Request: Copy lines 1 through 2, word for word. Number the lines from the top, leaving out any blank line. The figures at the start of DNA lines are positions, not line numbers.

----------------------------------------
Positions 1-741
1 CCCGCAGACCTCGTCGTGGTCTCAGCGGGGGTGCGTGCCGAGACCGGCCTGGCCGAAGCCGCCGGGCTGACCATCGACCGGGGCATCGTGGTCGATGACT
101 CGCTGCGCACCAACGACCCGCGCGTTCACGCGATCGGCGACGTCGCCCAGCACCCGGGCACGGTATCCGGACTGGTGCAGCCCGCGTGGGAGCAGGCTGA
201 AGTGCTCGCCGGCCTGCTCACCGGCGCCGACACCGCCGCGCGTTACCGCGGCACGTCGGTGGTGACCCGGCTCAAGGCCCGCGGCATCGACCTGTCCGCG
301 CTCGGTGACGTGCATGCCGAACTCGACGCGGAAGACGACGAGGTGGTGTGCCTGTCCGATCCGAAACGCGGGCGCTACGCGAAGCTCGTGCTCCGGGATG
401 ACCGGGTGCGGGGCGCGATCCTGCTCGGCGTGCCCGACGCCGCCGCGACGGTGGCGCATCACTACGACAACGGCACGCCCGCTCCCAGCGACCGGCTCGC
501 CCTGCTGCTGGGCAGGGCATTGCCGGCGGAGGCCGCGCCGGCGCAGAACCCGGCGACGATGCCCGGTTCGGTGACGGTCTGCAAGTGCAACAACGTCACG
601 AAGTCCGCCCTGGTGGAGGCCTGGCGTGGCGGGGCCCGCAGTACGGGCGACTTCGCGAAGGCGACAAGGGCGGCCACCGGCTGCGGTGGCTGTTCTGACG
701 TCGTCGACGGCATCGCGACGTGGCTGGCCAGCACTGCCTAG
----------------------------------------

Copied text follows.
Positions 1-741
1 CCCGCAGACCTCGTCGTGGTCTCAGCGGGGGTGCGTGCCGAGACCGGCCTGGCCGAAGCCGCCGGGCTGACCATCGACCGGGGCATCGTGGTCGATGACT